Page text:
Yell is one of the three 'north isles' and the second largest of all the Shetland Islands. Covering 83 square miles, there's a huge variety of coastal scenery and beautiful beaches, wild moorland, small settlements, birds, seals and wildflowers, and history old and newer to explore.

A quick introduction

Yell is a rectangular-shaped island much of which is covered in peaty moorland and grazing sheep, who often quite happily wander out onto the open road – so drivers beware! The untouched moorland is interspersed with coastal crofting communities, the largest of which is Mid Yell.

The island has been inhabited since Neolithic times and there are 12 known broch sites. The Vikings settled during the Norse period, as is evident in placenames like Dalsetter and Gossawater. In the 17th century, Burravoe in Yell became an important Hanseatic trading post and the fishing industry was an important part of the island's economy right up to the 1950s.

More recently, in 2014, Yell became the site of the world's first community-owned tidal power generator in Bluemull Sound, in the north of the island.

How to get to Yell

Scheduled daily ferries run from Toft in the north Mainland to Ulsta in Yell. You can also take the car ferry onwards from Yell to Unst and/or Fetlar.

A bus service runs several times a day between Ulsta in south Yell and Cullivoe in north Yell. There are various less-frequent bus services throughout Yell, and also to/from Lerwick. See the ZetTrans website for the latest timetables.

Where to stay

There's a range of self-catering and bed and breakfast options in Yell; see Visit Scotland and Airbnb. You can also book to stay at Windhouse Lodge camping bod, located near to Shetland's most haunted house, Windhouse. Read more about Windhouse in this blog on Shetland's abandoned places.

Useful information
  • There are general convenience stores in Ulsta, Aywick, Mid Yell and Cullivoe.
  • Public toilets can be found at the ferry terminals at Ulsta and Gutcher.
  • Bikes are available to hire from the operators of Quam B&B in Westsandwick.
  • There are camping and motorhome pitches at Burravoe Pier Caravan and Campsite.
  • Fuel is available at Ulsta, Aywick and Cullivoe.
  • You can berth your boat or yacht at the piers found at Ulsta, Burravoe, Cullivoe and Mid Yell.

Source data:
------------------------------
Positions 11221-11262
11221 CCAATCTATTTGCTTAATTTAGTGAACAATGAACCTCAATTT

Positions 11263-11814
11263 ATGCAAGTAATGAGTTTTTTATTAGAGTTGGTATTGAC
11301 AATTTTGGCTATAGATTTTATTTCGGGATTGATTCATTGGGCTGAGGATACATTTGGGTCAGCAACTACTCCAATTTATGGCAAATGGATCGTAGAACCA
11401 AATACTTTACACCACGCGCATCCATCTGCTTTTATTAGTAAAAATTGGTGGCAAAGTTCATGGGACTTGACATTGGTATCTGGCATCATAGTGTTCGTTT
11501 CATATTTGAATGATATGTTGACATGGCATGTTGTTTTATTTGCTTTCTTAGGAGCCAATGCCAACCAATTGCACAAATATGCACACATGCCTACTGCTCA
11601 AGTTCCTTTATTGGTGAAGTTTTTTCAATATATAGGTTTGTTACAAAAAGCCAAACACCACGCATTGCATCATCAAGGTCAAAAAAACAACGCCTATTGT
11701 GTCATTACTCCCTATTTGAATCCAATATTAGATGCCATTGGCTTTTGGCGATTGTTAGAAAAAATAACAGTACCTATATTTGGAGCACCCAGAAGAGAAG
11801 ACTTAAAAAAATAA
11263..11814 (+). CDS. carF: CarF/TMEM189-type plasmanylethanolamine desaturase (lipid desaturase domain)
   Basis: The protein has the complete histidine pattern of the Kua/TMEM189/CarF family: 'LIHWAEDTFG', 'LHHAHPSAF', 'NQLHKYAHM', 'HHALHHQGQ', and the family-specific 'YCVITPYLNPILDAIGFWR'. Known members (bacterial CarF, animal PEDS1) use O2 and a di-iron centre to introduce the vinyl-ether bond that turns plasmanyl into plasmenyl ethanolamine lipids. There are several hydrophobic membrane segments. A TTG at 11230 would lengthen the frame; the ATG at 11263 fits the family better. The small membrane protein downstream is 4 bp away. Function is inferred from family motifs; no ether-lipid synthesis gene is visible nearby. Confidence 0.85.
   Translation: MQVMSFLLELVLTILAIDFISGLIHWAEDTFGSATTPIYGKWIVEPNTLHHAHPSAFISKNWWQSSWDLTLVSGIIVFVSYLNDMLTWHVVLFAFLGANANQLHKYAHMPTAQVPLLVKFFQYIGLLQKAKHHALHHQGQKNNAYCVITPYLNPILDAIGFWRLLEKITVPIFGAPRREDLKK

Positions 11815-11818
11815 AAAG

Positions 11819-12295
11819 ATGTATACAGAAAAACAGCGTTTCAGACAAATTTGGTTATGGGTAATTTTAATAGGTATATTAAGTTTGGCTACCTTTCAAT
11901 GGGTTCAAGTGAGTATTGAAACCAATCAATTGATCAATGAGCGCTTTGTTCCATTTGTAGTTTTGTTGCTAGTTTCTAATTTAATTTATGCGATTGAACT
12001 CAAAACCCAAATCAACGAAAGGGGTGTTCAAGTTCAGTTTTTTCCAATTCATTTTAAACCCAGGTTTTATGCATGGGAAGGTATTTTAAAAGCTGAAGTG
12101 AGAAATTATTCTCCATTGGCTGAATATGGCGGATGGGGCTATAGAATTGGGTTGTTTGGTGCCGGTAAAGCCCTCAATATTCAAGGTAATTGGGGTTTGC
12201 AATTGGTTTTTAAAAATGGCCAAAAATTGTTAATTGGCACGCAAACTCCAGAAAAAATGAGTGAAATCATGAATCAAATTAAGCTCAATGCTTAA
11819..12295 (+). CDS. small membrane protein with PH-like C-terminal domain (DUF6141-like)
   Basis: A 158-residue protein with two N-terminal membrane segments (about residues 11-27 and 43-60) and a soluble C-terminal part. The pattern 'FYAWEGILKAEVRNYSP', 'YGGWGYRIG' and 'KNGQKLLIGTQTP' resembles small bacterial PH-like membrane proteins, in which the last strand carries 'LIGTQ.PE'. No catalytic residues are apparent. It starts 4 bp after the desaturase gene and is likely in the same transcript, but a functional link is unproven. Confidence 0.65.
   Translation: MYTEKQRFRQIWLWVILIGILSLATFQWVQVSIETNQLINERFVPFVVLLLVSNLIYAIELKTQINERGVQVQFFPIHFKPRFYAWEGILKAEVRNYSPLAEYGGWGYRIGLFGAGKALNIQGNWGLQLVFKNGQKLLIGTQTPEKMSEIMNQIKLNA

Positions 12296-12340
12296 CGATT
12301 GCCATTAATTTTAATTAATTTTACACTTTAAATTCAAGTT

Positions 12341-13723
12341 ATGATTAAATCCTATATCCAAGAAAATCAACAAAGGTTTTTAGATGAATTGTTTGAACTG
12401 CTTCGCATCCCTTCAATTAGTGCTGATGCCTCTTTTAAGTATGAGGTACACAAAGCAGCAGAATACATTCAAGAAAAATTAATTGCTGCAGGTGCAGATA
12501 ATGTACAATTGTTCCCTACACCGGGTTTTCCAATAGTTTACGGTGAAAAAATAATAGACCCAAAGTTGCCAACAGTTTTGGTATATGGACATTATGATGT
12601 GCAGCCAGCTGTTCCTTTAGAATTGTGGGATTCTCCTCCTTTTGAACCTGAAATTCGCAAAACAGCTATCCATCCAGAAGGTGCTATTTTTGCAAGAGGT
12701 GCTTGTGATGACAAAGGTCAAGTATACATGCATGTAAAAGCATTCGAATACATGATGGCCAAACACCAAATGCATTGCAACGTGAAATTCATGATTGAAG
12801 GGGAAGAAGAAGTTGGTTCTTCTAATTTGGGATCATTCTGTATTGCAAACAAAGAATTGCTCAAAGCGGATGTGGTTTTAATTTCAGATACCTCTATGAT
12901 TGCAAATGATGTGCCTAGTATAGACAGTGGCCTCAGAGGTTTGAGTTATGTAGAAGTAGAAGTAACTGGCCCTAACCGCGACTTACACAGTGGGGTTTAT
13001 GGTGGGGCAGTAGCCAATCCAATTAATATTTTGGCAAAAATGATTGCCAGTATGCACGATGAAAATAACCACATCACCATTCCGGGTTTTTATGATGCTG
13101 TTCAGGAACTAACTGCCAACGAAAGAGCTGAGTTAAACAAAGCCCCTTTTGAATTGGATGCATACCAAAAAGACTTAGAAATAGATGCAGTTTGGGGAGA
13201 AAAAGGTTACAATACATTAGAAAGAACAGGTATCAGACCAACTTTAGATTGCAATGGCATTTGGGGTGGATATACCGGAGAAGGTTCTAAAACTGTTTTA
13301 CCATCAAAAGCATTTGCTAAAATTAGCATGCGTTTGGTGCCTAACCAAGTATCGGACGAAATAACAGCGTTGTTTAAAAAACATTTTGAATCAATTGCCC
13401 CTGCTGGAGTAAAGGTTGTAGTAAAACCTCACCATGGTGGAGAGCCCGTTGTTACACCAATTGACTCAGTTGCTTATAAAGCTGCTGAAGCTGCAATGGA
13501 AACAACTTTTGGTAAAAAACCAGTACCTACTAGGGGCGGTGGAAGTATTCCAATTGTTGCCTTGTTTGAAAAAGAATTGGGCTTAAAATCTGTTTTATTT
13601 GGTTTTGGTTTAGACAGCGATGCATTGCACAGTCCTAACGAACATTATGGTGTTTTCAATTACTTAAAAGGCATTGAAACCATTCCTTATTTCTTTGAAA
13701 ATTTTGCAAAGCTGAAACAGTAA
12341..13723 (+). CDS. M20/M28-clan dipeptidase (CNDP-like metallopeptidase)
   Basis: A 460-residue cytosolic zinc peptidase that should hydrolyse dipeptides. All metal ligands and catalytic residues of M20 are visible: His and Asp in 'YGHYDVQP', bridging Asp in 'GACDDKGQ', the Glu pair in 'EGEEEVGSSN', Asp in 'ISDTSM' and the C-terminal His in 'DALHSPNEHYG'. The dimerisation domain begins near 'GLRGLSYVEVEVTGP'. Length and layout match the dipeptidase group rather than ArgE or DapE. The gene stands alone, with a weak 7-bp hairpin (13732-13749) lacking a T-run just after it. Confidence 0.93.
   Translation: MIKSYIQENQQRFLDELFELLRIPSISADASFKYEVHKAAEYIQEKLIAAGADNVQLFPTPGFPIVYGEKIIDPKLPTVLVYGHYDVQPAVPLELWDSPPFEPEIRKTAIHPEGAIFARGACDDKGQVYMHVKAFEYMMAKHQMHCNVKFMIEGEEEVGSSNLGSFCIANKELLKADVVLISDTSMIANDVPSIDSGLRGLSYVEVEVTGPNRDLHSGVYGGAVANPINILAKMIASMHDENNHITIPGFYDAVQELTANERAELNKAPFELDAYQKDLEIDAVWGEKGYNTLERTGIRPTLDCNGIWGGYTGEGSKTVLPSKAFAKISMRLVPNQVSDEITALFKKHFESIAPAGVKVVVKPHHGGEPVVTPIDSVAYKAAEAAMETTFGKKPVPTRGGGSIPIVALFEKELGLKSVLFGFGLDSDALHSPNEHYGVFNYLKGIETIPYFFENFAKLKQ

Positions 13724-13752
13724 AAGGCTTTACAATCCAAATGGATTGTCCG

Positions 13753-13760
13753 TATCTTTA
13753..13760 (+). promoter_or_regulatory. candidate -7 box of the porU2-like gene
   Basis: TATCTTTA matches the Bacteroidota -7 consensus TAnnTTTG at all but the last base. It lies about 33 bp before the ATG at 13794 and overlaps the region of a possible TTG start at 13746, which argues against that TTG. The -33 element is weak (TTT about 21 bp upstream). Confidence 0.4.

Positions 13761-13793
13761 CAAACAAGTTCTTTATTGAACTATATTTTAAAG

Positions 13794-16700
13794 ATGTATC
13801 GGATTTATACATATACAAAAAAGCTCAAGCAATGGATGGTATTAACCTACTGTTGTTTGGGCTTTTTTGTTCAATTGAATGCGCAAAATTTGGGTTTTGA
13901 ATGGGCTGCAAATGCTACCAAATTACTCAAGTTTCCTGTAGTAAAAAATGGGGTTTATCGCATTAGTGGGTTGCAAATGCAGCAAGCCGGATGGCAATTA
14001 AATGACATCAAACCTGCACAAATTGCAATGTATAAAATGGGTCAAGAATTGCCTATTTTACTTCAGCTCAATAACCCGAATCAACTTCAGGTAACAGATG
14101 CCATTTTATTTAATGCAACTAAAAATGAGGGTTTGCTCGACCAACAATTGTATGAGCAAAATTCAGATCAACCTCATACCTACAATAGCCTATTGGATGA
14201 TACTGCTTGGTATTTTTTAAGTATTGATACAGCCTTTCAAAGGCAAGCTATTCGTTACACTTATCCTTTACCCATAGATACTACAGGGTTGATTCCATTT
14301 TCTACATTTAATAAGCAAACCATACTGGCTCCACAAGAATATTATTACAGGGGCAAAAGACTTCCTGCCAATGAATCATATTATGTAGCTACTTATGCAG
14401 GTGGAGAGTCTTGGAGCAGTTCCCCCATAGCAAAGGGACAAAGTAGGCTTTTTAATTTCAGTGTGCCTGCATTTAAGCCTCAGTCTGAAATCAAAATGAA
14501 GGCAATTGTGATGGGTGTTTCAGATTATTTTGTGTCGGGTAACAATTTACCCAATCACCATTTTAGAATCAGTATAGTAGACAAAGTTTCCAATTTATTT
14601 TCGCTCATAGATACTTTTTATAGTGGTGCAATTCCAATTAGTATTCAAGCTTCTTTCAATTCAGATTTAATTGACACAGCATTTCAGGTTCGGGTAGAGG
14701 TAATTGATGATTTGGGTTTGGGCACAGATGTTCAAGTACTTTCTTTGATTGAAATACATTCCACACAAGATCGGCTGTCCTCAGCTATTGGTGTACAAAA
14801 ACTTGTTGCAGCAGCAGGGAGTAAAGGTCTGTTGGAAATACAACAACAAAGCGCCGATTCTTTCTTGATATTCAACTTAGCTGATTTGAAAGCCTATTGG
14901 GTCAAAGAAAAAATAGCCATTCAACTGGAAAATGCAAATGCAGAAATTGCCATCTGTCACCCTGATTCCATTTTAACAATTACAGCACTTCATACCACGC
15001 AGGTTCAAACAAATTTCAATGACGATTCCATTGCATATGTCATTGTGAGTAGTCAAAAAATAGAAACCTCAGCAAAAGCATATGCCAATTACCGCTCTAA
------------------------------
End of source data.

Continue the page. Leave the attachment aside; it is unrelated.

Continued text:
Things to do

Old Haa Museum

The Old Haa heritage centre in Yell's oldest building at Burravoe documents the history of the island, including the whaling years and shipwrecks, natural history, genealogy and a picture and sound archive. There's also a tearoom, a gallery of local art and craft, a small shop, and a large picnic garden with a boat for the children to play in. There's also a tourist information point offering a range of general and Yell-specific information and leaflets.

Wildlife watching

There are nationally important nature reserves such as the RSPB's Lumbister, the Yell Sound islands and the island of Hascosay. But the whole area teems with wildlife, especially during the summer, so there's always something to delight birdwatchers, hill walkers or casual strollers.

Yell has especially desirable 'real estate' for wandering families of otters because there's plenty of low-lying peaty shoreline where they can excavate holts with good fresh water supplies.

With luck and binoculars, you may spot harbour porpoises some distance offshore or, less frequently, dolphins and orcas, particularly in Bluemull Sound and Yell Sound. Local ferrymen often keep notes of cetacean sightings and are pleased to share information with passengers if you ask what they've seen today.

Yell was home to a famous Shetland naturalist, musician and author, the late Bobby Tulloch, the RSPB representative here for many years. As well as logging rarities like Fetlar's Snowy Owl, Bobby did much to publicise Shetland's treasure house of commoner birds, animals and plants worldwide. At the Old Haa there's a special section devoted to Bobby Tulloch's wonderful collection of wildlife photographs, most of them taken in his native island.

Walking in Yell

Yell is blessed with some of Shetland's most beautiful beaches, including two award-winning beaches: Sands of Breckon and West Sandwick. The beaches at Gossabrough, Vatsetter and Hamnavoe and the double tombolo at Ness of Sound are also well worth visiting. If you're looking for self-guided walks around Yell, see the Walking section of this website.

The Shetland Gallery

An enjoyable diversion on a trip through Yell is The Shetland Gallery, which lies just off the main road at Sellafirth, in the north of the island. It's the most northerly gallery in the UK and showcases works from Shetland's most talented artists. The gallery is open from Easter until the end of September, except on Mondays, and at other times by appointment.

Fascinating facts

  • There are multiple theories behind the distinctive island name 'Yell'. According to Wikipedia, it may have originally been a Pictish name, or the Proto-Norse was 'Jala' or 'Jela', which may have meant 'white island' referring to the beaches. Or then there's the Old Norse 'Gjall', which means 'barren'.
  • Excavations have been made of an Iron-Age settlement at the Tafts of Bayanne at Sellafirth. Information about the site is available at Bayanne House where there are also facilities for family history research.
  • On 21 July 1881 a fierce storm hit Shetland, resulting in the death of 58 haaf fishermen near Gloup Voe, west of Cullivoe. It was one of Shetland's biggest fishing tragedies, leaving behind 34 widows and 85 orphans. There’s a poignant memorial commemorating those lost at Gloup and a nice walk down to the beach below.

Find out more about Yell